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Competition in excess layers helps D&O policyholders


The directors and officers liability market continues to soften for most accounts, fueled by significant capacity, excess layer competition and additional capital.

Meanwhile, policyholders are enjoying broader coverage in the D&O market, where many experts say up to $1.5 billion in capacity is available.

“The D&O market's been good to us for many years, and this year was better than anticipated,” said Bill Frye director of risk management at Graphic Packaging International Inc. in Atlanta, who works with Lockton Cos. L.L.C.

“We see capacity increasing and reinsurance readily available and very cheap, and some new market entrants, so all that coupled together leads to a soft and softening market,” said Brian Wanat, New York-based CEO of the U.S. financial services group at Aon Risk Solutions.

Primary pricing is flat to down 5%, while decreases of 5% to 15% are more likely, said Simon Hodge, professional risk national practice leader at Wells Fargo Insurance Services USA Inc. in Atlanta.

Ryan Stubits, Atlanta-based vice president and account executive at Lockton's financial services practice, said the market is bifurcated between the primary and the excess layers “simply because of capacity. You have less primary players in the D&O space versus the excess, so the large players in the primary space have a little bit more command over rates.”

“Retentions are relatively stable for the most part,” said Mr. Wanat. But “some of the carriers are trying to insert higher retentions as a trade-off for some of the broader coverages.”

“The reality of the situation is that a lot of companies in the public markets have experienced growth. Stock prices and valuations are up,” said Brian Dunphy, senior managing director of the management and professional risk group at Crystal & Company in New York.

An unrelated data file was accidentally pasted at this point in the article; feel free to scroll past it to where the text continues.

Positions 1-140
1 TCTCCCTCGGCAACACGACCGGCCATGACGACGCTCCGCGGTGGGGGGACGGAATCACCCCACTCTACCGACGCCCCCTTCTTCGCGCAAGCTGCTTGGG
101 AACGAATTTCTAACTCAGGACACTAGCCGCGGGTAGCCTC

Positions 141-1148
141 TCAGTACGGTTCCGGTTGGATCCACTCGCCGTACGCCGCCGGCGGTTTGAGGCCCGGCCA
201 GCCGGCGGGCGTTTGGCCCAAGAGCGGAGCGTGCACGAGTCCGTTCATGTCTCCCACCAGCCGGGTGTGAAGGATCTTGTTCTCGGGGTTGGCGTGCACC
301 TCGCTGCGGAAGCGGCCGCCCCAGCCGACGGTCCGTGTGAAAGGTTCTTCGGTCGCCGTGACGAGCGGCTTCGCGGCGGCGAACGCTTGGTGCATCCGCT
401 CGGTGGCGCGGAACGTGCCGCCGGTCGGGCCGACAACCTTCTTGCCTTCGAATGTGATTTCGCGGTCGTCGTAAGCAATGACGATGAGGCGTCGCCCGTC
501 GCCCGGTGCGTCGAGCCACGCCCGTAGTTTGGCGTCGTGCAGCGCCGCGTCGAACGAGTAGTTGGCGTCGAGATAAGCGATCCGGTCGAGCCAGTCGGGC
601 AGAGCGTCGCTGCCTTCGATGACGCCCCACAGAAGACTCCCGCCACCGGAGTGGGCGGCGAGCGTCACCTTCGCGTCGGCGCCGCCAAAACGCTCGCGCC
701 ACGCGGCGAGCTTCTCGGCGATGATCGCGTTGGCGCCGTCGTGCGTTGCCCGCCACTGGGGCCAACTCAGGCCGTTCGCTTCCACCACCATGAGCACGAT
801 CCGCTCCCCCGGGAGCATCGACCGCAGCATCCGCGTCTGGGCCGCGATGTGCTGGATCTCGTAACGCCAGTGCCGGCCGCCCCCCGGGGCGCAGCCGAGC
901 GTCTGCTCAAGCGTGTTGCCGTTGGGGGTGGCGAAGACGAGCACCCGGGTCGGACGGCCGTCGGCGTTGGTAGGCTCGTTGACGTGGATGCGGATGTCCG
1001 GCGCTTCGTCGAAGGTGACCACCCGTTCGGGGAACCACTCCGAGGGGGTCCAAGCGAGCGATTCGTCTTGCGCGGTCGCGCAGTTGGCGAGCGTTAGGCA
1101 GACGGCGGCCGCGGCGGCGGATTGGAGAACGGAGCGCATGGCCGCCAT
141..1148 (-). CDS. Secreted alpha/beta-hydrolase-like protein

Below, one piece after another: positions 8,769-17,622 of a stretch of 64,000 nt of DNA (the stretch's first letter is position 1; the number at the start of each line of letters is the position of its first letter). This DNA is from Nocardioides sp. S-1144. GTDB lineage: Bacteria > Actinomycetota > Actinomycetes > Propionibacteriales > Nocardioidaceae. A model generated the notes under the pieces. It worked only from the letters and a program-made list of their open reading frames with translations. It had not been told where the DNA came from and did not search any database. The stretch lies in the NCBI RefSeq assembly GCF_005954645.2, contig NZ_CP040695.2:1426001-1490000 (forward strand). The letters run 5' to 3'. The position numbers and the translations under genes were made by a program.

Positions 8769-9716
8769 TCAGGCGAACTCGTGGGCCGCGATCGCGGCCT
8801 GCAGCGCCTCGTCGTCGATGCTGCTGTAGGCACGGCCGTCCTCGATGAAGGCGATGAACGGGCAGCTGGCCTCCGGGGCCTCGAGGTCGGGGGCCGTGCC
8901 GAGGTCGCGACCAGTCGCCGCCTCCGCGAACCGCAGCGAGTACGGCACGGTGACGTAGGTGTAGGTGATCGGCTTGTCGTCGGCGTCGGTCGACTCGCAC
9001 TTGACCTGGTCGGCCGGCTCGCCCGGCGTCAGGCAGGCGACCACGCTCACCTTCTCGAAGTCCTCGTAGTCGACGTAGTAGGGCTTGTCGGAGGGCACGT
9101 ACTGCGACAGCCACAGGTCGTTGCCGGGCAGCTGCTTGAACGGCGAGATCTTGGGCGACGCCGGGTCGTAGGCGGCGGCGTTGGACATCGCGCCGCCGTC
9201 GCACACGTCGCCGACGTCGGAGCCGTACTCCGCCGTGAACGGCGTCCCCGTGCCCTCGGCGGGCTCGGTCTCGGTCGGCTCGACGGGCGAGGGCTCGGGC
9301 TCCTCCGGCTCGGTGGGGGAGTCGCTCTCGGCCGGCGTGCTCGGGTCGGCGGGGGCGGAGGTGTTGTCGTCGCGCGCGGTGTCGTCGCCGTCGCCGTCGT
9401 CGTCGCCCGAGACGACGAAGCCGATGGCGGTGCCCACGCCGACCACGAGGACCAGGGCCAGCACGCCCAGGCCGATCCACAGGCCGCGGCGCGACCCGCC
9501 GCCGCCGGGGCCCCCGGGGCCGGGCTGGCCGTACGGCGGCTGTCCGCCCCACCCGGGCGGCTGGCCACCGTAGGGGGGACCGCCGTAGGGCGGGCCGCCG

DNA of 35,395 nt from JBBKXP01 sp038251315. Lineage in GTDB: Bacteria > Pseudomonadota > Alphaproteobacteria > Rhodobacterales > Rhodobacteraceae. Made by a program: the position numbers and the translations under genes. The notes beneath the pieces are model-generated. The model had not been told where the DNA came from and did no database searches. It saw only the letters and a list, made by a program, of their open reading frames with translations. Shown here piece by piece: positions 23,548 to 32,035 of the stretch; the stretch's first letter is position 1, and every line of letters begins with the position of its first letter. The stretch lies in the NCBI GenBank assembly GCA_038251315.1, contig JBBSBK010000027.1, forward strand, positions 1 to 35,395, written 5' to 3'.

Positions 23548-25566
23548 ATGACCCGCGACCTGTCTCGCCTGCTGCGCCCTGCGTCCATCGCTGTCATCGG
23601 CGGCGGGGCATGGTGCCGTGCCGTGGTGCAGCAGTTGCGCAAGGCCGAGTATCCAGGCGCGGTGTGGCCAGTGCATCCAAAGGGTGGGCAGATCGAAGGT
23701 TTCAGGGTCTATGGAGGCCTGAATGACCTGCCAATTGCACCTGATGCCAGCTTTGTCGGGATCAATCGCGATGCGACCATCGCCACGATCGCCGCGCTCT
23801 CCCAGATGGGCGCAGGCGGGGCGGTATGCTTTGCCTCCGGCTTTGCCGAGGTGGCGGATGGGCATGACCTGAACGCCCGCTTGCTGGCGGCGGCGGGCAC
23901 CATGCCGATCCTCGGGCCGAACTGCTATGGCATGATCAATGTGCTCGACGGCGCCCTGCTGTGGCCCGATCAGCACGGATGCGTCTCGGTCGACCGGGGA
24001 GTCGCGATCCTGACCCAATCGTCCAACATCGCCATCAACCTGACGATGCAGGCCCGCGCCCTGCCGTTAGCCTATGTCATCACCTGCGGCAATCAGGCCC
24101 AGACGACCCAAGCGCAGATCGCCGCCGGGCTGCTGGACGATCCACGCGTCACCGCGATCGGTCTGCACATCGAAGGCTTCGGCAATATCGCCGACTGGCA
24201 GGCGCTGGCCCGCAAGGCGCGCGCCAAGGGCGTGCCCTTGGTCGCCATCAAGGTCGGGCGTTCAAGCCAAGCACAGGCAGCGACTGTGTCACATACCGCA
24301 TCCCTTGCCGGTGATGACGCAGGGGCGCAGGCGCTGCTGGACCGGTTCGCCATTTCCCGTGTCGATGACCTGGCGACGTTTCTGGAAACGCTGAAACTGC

While premiums remain somewhat stagnant overall, insurers are “trying to buffer themselves from the burn point a little bit more through retentions,” he said.

Many buyers are seeing broader coverage options.

“We continue to see a broadening of coverage, including for investigation costs,” said Wells Fargo's Mr. Hodge.

“There's interest on the part of the marketplace to broaden the contract,” said Marc London, New York-based head of Beazley P.L.C.'s U.S. management liability team. “Whether that is in an effort to be more clear or to keep the product more relevant or to just capture more premiums, there is an effort on the part of many carriers to broaden the product in a measured way.”

“Terms and conditions right now are as broad as I've ever seen them,” said Mr. Dunphy. “The carriers continue to try to add a couple of widgets here and there to make their policies stand out and be different for the competition.”

A major factor in the soft market has been relatively new players in the U.S. market, including Berkshire Hathaway Inc., Lloyd's syndicates, Sydney-based QBE Insurance Group Ltd., the London market and Allianz S.E.

Mr. Stubits said the newer players are “definitely putting pressure on the legacy markets to increase capacity and lower pricing.” If you are a traditional excess insurer that is renewing an account, “you have to be concerned about a Berkshire Hathaway who has larger capacity than maybe some of the other traditional markets, that they could take a larger chunk” of the business.

Many experts say D&O pricing is less competitive for private firms and nonprofits. “It's mostly (employment practices liability) driven, but with the meltdown in 2008, there were a lot of D&O claims, too,” said Peter Taffae, managing director at Los Angeles-based Executive Perils Insurance Services.

In addition, initial public offerings and life sciences firms may find fewer insurers willing to write their business, said Beazley's Mr. London. Companies with recent weak financial performance, an activist shareholder or a cyber break also may find it more difficult to find coverage, he said.

Barring a major event, observers expect pricing to remain soft. However, consolidation “can have some impact on capacity in the D&O space, so we're watching that trend,” said Steve Boughal, New York-based vice president and chief underwriting officer of Hartford Financial Products.

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